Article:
At just about every bar I’ve ever been in, if I’m thinking of ordering scotch, it is the Glenfiddich bottle that my eyes are searching for to alert me to the scotch section of the bar. Every once in a while you might see more than one identically shaped triangular bottle. While the Glenlivet and Macallan outsell Glenfiddich in the US the stag laden triangle of Glenfiddich is arguably the more recognizable single malt brand. But it is the entry level 12 that is the face of the brand and the usual bottle on the shelf. The quality jump from the 12 to the 15 is pretty noticeable, which could probably sell the 15 in its own right. However the likely reason for the good quality is also a nifty marketing ploy for a consumer that is intrigued the the process of whisky maturing. They have used a solera system, usually used in the production of sherry, where a large cask, in this case made from Oregon pine, is filled with whisky of at least 15 years of age from sherry, bourbon and new oak casks. Then they pull of half of the pine cask for bottling, and the process repeats. In other words there is likely some very old whisky in the solera, and it is always getting more and more mature on average.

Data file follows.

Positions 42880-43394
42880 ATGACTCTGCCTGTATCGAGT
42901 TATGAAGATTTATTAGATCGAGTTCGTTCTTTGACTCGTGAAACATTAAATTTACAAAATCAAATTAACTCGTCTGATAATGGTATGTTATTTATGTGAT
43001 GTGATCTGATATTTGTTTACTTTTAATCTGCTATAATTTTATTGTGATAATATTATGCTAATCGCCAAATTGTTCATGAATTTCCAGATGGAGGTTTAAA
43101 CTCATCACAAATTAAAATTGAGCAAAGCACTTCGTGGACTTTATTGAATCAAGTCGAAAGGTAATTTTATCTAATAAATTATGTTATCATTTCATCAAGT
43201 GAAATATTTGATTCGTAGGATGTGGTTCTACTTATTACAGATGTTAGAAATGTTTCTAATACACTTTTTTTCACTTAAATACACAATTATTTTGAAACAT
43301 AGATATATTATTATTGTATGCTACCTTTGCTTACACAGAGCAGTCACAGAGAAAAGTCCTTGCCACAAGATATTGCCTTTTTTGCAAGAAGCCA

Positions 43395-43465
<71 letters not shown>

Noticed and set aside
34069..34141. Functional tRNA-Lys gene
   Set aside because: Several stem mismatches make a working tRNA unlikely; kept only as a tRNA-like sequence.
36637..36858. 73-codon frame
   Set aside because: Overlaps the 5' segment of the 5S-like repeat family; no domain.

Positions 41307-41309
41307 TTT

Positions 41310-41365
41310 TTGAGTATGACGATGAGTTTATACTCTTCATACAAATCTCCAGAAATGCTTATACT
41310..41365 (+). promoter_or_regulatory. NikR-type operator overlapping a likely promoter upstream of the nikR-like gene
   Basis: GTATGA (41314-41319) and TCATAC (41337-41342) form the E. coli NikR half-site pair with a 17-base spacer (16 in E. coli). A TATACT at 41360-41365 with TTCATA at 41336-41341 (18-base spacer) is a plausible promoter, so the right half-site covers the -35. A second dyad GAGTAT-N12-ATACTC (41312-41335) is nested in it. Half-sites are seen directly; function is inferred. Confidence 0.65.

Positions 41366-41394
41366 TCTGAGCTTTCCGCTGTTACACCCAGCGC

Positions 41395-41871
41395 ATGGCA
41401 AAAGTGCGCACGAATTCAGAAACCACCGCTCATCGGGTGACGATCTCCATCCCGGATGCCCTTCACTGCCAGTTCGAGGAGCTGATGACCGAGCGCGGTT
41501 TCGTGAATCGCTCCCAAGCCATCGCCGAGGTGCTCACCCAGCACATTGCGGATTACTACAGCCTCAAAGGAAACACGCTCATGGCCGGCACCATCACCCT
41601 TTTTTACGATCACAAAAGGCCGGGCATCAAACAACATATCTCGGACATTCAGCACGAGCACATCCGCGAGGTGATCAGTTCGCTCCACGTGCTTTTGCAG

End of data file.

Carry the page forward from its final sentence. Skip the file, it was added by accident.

If I could characterize Glenfiddich 15 year, it would be a woody spirit without the sweetness usually associated with sherried or other wood finished whiskies. It smells of all of the secondary wood aromas: sap but not honey, dried baking spices but not sweet fresh baked goods. Fresh fruit like pears but not overripe like fig. The new oak used in the first maturation could be the source of this dry character. The palate has some rich chocolate cream notes with a wave of dry spice and earthy honey on the finish that lingers nicely. A remarkable step up from the 12 year in terms of complexity and sort of an essay on wood aging in whisky in general.